# Speeding up WhenEvent + NDSolve (Performance tuning and handling instabilities)

I am solving a non-linear partial differential equation using NDSolve. The equation models a liquid film on an isothermal solid substrate. As a result of various fluid physics mechanisms such as gravity, surface tension, thermocapillarity, this liquid film contorts, wrinkles and eventually "ruptures".

I am trying to use WhenEvent to StopIntegration in NDSolve when the film thickness, u is below a certain value (0.0001, in this case). This is meant to be accomplished by the following WhenEvent statement:

 WhenEvent[Min[ParallelTable[u[t, x], {x, xMin, xMax}]] < 0.0001,
end = t; "StopIntegration"]


The Mathematica code for this is:

Needs["DifferentialEquationsInterpolatingFunctionAnatomy"];
j = 2;
k = 0.0677;
{xMin, xMax} = {0, j*(Pi/k)};
TMax = 200000;
Bi = 1.; M = 35.1; Pr = 7.02; Ga = 0.; mult = 1.; Pm = 0.025; S = 100.;
AbsoluteTiming[
Quiet[hSol =
u /. NDSolve[{D[u[t, x],
t] == (-S)*D[u[t, x]^3*D[u[t, x], x, x, x], x] + (Ga/3)*
D[u[t, x]^3*D[u[t, x], x], x] -
(Bi*(M/Pr))*
D[(u[t, x]/(1 + Bi*u[t, x]))^2*D[u[t, x], x], x] +
mult*Pm*(D[u[t, x], x, x] - Ga*u[t, x]),
u[0, x] == 1 + 0.1*Cos[k*x], u[t, xMin] == u[t, xMax],
Derivative[0, 1]*u[t, xMin] == Derivative[0, 1]*u[t, xMax],
Derivative[0, 2]*u[t, xMin] == Derivative[0, 2]*u[t, xMax],
Derivative[0, 3]*u[t, xMin] == Derivative[0, 3]*u[t, xMax],
WhenEvent[
Min[ParallelTable[u[t, x], {x, xMin, xMax}]] < 0.0001,
end = t; "StopIntegration"]},
u, {t, 0, TMax}, {x, xMin, xMax}, MaxSteps -> 100000,
PrecisionGoal -> Automatic,
Method -> {"MethodOfLines", "Method" -> "LSODA",
"TemporalVariable" -> t, "SpatialDiscretization" ->
{"TensorProductGrid", "MinPoints" -> 800,
"MaxPoints" -> 1200, "DifferenceOrder" -> 5}}][[1]]]]


NDSolve takes ~1 minute on my laptop which is Intel Core i7-2670QM, 2.20 GHz x 8 with 8 GB memory.

However, I notice that when WhenEvent ends the simulation, I have a huge error in mass conservation:

 hGrid = InterpolatingFunctionGrid[hSol];
tRup = InterpolatingFunctionDomain[hSol][[1]][[2]];
mass = NIntegrate[1 + 0.1*Cos[k*x], {x, xMin, xMax},
Method -> {Automatic, "SymbolicProcessing" -> 0}]

errorInMassCon=((NIntegrate[hSol[tRup, x], {x, xMin, xMax},
Method -> {Automatic, "SymbolicProcessing" -> 0}]) - mass)*100/
mass (*14%*)


In the above simulation, when I set the multiplier, mult=0. instead of mult=1., it makes a big difference to the solution time (complete in ~12 seconds) and proper mass conservation. The reduction in solution time is expected as setting mult=0. drops out the following terms: mult*Pm*(D[u[t, x], x, x] - Ga*u[t, x]).

mass = NIntegrate[1 + 0.1*Cos[k*x], {x, xMin, xMax},
Method -> {Automatic, "SymbolicProcessing" -> 0}];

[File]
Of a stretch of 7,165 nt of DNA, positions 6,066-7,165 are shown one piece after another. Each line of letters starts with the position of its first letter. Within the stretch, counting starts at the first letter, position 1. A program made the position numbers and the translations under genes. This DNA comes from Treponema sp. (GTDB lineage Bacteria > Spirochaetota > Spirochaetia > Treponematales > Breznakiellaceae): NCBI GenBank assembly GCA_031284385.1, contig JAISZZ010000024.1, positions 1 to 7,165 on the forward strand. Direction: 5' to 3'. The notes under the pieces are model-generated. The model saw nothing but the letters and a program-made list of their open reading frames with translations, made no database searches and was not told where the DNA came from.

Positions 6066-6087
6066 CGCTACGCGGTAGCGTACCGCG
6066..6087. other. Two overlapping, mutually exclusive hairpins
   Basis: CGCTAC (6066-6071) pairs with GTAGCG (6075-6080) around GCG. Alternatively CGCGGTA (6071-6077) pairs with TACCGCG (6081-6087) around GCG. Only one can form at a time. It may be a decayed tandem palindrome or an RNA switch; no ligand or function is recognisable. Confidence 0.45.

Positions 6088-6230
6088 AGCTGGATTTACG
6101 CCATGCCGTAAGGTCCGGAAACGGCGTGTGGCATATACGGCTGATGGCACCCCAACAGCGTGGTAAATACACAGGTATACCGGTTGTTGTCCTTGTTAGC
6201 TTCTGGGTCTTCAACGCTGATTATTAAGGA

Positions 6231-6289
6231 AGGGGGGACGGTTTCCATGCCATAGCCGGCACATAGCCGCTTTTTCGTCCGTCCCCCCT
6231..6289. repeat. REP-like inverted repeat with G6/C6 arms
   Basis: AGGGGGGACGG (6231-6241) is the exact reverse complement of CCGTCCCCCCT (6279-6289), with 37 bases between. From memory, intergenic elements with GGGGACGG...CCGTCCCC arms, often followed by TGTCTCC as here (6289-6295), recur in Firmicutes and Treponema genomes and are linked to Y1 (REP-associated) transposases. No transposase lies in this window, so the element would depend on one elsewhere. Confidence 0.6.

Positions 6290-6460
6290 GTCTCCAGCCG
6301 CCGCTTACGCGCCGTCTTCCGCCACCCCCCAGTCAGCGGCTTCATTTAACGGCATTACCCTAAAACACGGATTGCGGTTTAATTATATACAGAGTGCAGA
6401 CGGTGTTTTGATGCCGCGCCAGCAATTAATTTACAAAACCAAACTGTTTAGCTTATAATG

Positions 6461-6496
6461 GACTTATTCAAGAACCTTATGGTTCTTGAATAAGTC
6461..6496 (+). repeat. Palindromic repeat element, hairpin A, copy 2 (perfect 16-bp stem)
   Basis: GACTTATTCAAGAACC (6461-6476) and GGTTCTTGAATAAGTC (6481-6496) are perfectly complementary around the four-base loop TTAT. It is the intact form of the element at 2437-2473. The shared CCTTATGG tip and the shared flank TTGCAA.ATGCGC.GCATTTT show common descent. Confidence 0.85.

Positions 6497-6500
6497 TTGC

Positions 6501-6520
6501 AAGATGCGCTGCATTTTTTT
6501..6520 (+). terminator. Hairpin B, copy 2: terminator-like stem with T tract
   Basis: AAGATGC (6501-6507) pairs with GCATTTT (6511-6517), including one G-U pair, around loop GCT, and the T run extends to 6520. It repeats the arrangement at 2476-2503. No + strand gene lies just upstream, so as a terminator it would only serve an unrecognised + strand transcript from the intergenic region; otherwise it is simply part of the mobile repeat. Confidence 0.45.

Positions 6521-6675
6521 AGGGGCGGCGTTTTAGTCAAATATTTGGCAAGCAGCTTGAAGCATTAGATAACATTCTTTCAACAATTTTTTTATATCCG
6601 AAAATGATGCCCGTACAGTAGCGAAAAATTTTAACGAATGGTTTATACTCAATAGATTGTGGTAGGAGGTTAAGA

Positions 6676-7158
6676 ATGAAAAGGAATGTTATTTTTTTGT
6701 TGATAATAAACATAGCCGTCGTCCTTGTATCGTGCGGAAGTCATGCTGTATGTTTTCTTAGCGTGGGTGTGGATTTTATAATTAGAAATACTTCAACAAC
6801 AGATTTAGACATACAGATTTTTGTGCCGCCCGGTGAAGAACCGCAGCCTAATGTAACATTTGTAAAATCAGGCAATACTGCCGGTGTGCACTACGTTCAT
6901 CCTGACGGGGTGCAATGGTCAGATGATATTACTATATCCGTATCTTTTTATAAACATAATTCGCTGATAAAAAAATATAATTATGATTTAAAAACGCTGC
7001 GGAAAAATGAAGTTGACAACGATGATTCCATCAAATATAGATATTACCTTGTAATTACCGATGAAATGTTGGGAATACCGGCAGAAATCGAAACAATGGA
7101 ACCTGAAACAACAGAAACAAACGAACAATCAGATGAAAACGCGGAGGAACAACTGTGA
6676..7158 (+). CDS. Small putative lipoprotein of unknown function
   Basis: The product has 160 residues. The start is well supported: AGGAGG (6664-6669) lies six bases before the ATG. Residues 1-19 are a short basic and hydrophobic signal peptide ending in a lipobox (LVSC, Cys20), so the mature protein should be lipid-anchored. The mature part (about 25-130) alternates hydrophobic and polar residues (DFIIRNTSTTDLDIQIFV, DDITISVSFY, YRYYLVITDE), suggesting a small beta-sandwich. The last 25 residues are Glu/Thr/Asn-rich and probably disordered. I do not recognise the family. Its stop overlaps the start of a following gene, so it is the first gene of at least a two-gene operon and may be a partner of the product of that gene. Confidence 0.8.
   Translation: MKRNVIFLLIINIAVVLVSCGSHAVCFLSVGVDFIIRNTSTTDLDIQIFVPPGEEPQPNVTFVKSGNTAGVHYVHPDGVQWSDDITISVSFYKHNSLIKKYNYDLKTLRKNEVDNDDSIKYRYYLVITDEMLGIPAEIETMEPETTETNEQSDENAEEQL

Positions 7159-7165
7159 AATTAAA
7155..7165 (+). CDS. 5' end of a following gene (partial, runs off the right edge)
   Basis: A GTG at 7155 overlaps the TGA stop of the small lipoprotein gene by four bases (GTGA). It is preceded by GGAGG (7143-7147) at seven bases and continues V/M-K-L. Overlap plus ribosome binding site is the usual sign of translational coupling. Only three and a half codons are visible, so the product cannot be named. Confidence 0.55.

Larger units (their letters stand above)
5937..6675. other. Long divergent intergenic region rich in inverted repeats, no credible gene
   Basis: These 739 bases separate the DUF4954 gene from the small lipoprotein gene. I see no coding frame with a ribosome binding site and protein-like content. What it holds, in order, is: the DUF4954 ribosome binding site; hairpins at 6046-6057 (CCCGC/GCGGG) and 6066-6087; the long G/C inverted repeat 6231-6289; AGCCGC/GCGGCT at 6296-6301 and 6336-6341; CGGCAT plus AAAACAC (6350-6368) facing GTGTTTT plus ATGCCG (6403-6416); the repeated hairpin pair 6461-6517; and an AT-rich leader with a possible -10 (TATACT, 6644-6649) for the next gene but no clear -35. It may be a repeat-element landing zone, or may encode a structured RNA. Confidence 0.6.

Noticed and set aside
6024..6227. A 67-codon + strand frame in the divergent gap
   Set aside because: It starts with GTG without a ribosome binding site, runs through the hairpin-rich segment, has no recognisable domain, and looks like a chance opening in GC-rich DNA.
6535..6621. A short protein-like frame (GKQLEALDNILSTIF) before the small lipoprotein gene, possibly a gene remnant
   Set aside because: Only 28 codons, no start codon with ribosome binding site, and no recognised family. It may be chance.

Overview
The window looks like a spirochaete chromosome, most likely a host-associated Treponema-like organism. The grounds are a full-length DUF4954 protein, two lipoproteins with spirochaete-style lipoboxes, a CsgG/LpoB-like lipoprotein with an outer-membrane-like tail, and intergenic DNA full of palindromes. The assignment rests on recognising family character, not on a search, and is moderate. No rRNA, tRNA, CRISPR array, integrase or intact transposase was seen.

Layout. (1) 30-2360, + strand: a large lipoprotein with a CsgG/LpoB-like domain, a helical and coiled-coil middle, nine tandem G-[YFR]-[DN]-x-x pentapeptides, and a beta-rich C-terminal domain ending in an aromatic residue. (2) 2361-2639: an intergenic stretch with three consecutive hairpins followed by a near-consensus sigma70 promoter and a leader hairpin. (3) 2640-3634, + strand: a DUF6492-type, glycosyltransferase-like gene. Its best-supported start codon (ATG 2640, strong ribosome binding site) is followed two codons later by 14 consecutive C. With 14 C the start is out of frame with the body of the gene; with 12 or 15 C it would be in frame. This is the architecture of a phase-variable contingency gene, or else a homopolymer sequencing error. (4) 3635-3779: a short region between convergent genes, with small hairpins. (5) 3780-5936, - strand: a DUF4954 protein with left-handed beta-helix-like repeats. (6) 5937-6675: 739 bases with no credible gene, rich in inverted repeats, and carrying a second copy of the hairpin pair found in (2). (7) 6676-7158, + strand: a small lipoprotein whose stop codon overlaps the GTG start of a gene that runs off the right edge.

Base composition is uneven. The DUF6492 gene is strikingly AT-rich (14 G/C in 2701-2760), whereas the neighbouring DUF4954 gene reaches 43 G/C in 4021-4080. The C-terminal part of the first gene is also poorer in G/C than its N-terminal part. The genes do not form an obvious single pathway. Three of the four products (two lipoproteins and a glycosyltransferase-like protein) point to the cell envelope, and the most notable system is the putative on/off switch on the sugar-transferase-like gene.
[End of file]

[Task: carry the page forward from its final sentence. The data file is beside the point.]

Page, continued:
errorInMassCon=((NIntegrate[hSol[tRup, x], {x, xMin, xMax},
Method -> {Automatic, "SymbolicProcessing" -> 0},
MaxRecursion -> 15]) - mass)*100/mass (*~1%*)


Is there a way to tune the performance so that I can speed up the simulation and avoid this instability (mass conservation failure), if this is a numerical artifact?

Here is what the wrinkled surface of the film looks like as a result of an interplay between various mechanisms (to those interested :)):

A schematic of various mechanisms that affect liquid film dynamics:

• Hmm, in both cases I get 69.1977 for errorInMassCon. It takes my rig approx 17 secs to run the original one with 16g ram, huge performance boost which isn't expensive, I've found a fast usb stick with readyboost helps with my previous 6g ram laptop. Jun 14, 2016 at 14:51
• @Feyre 1) I tried this on a 24gig machine, the issue with mass conservation error still exits. There must be some sort of "numerical viscosity" that can be included as a tuning parameter for a stiff problem of this fashion? Jun 14, 2016 at 15:26
• How about just increasing precision? PrecisionGoal -> 10 gives an error of -0.470581. Jun 14, 2016 at 15:56
• @Feyre That (PrecisionGoal->10) seems to have helped with mult=1.. However, whats wrong with PrecisionGoal->Automatic? How does one tweak these parameters? Trial-and-error? Jun 14, 2016 at 16:07
• Automatic Gives the precision goal of half of MachinePrecision, that doesn't mean it's optimized for your calculation. I just increased it incrementally. When you have high error, precision is the first you look at right? I honestly don't know why that term is specifically giving such problems though. It's possible that adding 2nd derivative limits the amount of solution functions, change the order of differentiation there and the required time plummets. Jun 14, 2016 at 16:32

## 1 Answer

PrecisionGoal -> 10 gives an error of -0.470581 in the weight.

Automatic Gives the precision goal of half of MachinePrecision, that doesn't mean it's optimized for your calculation. When you have high error, precision is the first you look at, so incrementally increasing precision can help.

It's possible that adding 2nd derivative limits the amount of solution functions, change the order of differentiation there and the required time plummets. This means that it's the complexity of the ODE that makes the calculations take so long., and the NDSolve itself probably can't be further optimized.